Helmina von Chézy
Helmina von Chézy (26 January 1783 – 28 February 1856), née Wilhelmine Christiane von Klencke, was a German journalist, poet and playwright. She is known for writing the libretto for Carl Maria von Weber's opera Euryanthe (1823) and the play Rosamunde, for which Franz Schubert composed incidental music.
Helmina was born in Berlin, the daughter of Prussian officer Carl Friedrich von Klencke and his wife Caroline Louise von Klencke (1754–1802), daughter of Anna Louisa Karsch and herself a poet. The marriage of her parents had already broken up at her birth and she was partly raised by her grandmother. She debuted as a writer at the age of 14.
Married the first time in 1799, she divorced the next year and upon the death of her mother moved to Paris, where she worked as a correspondent for several German papers. From 1803 to 1807 she edited her own Französische Miszellen ("French Miscellanea") journal, commenting on political issues, which earned her trouble with the ubiquitous censors.
In Paris she befriended Friedrich Schlegel's wife Dorothea, who introduced her to the French orientalist Antoine-Léonard de Chézy. In 1805 they married and Helmina subsequently gave birth to two sons: the later author Wilhelm Theodor von Chézy (1806–1865) and Max von Chézy (1808–1846), who became a painter. In 1810, together with Adelbert von Chamisso, she translated several of Friedrich Schlegel's lectures from French into German. They had a short romantic fling, followed by another extramarital affair of Helmina with the Austrian orientalist Joseph von Hammer-Purgstall, probably the father of another son who died shortly after his birth in 1811.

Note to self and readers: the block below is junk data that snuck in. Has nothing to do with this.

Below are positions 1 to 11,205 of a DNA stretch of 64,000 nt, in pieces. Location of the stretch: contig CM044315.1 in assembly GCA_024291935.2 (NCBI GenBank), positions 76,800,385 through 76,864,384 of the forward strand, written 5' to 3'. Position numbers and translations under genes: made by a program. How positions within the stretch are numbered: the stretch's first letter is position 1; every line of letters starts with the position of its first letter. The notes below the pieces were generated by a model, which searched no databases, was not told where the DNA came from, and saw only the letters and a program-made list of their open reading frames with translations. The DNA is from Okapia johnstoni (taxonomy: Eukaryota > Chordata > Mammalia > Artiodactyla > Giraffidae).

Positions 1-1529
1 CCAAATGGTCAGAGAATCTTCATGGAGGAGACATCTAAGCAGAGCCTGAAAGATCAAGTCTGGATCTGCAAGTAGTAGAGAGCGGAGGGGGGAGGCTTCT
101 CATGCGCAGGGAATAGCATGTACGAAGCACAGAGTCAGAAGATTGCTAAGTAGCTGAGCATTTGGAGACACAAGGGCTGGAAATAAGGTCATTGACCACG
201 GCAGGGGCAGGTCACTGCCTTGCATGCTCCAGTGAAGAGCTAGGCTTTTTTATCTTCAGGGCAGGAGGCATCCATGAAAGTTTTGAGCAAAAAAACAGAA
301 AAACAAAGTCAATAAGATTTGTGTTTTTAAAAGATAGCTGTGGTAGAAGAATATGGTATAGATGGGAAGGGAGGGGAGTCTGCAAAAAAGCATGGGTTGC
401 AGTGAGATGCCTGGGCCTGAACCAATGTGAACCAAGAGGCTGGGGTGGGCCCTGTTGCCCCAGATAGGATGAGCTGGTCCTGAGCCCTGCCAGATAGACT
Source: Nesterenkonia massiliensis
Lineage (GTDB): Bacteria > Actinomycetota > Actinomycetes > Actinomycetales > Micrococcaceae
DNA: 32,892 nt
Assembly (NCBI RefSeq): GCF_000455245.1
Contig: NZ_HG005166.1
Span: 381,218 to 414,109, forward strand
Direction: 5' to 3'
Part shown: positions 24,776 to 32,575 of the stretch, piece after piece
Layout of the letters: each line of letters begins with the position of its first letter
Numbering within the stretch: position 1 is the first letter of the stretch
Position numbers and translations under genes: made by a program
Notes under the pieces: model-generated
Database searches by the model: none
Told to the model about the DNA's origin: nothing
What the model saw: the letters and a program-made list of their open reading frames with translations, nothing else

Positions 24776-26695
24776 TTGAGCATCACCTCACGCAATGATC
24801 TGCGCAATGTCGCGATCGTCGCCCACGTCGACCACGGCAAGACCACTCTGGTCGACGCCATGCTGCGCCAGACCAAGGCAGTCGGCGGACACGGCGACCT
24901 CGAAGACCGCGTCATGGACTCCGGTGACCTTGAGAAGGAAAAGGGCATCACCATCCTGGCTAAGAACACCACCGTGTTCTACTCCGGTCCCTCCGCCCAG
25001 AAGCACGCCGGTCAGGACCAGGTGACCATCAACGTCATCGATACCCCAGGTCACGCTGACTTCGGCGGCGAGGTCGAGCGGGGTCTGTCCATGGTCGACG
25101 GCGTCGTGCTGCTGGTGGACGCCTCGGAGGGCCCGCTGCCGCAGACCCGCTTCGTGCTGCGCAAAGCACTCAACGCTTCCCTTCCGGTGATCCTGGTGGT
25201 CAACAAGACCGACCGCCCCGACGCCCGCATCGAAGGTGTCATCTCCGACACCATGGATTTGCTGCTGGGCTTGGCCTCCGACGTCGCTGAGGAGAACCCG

As her second marriage too turned out to be an unhappy one, Helmina finally parted from her husband in 1810. She returned to Germany, where she alternately lived in Heidelberg, Frankfurt, Aschaffenburg and Amorbach. In 1812 she settled in Darmstadt. She witnessed the German campaign of the Napoleonic Wars as a military hospital nurse in Cologne and Namur. After she had openly criticised the miserable conditions in the field, she was accused of libel, but was acquitted by the Berlin Kammergericht court under presiding judge E. T. A. Hoffmann.
From 1817 she lived in Dresden, where she wrote the libretto of Carl Maria von Weber's opera Euryanthe. Weber appreciated her writing but disliked her unbound ambition, speaking of her as a "suave poetess but unbearable woman". Several of her Romantic poems were set to music and Franz Schubert wrote incidental music for her play Rosamunde, which however flopped when it premiered in 1823 at the Vienna Theater an der Wien. Living in Vienna from 1823, she again became politically involved, calling attention to the inhumane working conditions at the saltworks in the Austrian Salzkammergut region.
In 1828/29 her son Max left to live with his father in Paris, which was a grievous blow, exceeded by the message of her husband's death in 1832 and the loss of her annual alimony payment. While Max returned to live with his mother in Munich, her elder son Wilhelm ultimatively fell out with Helmina. Upon Max's death in 1846, she remained alone and in despair. Nevertheless, during the 1848 March Revolution she met exiled poet Georg Herwegh in Strasbourg and encouraged him to fight for democracy in nonviolence and by the waiver of radical actions.
Unsuccessfully trying to find another employment as a journalist in order to earn a bare living, she finally retired to Geneva, where she received a modest pension by an artists' charitable foundation. She was by now nearly blind and dependent on care by her niece Bertha Borngräber, who also recorded her memoirs which were revised by Karl August Varnhagen von Ense. She died in Geneva at the age of 73.
- This article uses material from the German version of Wikipedia